I read this book in less than four hours.
At first I was not sure I wanted to stick with it. The violence in the beginning chapters and the graphic situations seemed to be just too much. It was obviously not going to be an ‘easy’ read.
I kept reading out of curiosity, to see how the plot progressed and whether there could possibly be a happy ending.
Michelle Corasanti has chosen to write about a difficult and complex issue. The Palestinian/Jewish question is not easily solved. The Balfour Declaration (in 1917), promised a homeland for the Jewish people with the caveat that the land would be partitioned fairly. Tragically, and, as has occurred in world history over and over again, that is not what has happened.
By the time 1948 rolled around the world was ready to see the Jewish people, after millions had been exterminated, finally obtain their homeland. This novel is about what happened to one Palestinian family over years of displacement.
Ichmad, the main character, has a wonderful role model in his parent. Baba, Ichmad’s father, chooses to forgive the harsh prison treatment (with no fair trial or even justification for his sentence) instead of harboring anger, bitterness, or seeking vengeance. Ichmad’s brother, Abbas, however, chooses a different path.
It is evident from the slant of the novel that the author hopes to promote peace and living in harmony between vastly different backgrounds, even when wrongs are perpetrated. Whether this is now possible after all the years of wrongs done on both sides is left to the reader to decide.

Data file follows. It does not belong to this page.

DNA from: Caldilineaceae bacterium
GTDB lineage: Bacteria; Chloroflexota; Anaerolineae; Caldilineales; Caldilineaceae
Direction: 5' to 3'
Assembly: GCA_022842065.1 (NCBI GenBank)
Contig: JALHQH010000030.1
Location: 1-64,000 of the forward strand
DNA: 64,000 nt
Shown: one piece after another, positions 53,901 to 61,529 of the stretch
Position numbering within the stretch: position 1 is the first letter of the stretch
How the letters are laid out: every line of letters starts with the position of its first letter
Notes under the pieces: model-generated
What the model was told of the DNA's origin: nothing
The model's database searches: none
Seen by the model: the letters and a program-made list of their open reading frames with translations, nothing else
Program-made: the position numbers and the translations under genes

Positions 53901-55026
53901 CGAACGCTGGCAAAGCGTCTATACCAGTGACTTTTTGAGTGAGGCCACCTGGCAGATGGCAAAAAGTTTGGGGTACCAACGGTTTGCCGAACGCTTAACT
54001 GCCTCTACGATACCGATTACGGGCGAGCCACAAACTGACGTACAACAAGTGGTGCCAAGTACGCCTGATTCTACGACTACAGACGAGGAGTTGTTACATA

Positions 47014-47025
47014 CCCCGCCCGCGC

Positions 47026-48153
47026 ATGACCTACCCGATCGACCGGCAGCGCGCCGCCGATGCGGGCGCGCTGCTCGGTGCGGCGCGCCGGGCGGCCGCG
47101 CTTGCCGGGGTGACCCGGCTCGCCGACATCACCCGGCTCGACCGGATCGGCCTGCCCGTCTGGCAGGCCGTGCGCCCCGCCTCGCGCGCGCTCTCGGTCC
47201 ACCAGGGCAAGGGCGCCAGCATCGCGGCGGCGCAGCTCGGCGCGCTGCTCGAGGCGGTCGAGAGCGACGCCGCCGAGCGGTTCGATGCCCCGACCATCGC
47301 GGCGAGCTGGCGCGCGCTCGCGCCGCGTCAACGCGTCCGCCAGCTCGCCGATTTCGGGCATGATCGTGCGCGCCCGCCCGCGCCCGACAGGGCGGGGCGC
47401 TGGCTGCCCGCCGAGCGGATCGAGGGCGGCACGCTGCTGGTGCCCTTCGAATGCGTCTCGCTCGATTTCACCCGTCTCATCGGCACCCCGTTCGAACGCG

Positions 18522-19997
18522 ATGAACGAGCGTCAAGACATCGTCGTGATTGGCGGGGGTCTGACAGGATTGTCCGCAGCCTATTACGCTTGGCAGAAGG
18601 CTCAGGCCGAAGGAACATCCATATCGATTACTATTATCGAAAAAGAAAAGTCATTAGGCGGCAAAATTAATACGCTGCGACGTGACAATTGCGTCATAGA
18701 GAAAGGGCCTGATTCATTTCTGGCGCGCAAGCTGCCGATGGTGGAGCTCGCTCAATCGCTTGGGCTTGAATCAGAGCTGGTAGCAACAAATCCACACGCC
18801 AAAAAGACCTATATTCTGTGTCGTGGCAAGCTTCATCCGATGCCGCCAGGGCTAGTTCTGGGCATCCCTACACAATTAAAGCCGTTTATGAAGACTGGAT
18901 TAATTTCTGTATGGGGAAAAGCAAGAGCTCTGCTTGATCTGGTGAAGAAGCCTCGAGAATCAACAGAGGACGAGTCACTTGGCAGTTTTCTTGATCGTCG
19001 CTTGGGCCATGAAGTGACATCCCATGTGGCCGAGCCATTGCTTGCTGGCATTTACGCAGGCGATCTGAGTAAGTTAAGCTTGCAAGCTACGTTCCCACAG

When you can move past the brutality and the shock of what families that are displaced have suffered, the reader does become engrossed with the story and there ARE some good endings. Ichmad DOES persevere and he is able to continue with his education and ultimately a fulfilling and rewarding life (without divulging too many spoilers!)
There are many issues covered in this novel. Justice and injustice, terrorism, historical events (loosely covered as they are from the fictional character’s perspective only), the mere struggle to survive in incredibly difficult circumstances, prejudices of family, friendships and intermarraige between Jewish and Arab peoples, are just some of the topics covered in this novel. As I finished the book I could not help but wonder if some of it could be autobiographical. I also did feel that there could be more to the story, as the Palestinian side seemed to be more favored than the Israeli story (who also have their own personal tragedies they have lived through).
I received this book as a goodreads giveaway in exchange for my honest opinion, and I am glad I read it!
Be prepared to think as you read this book, and to have your perspective challenged.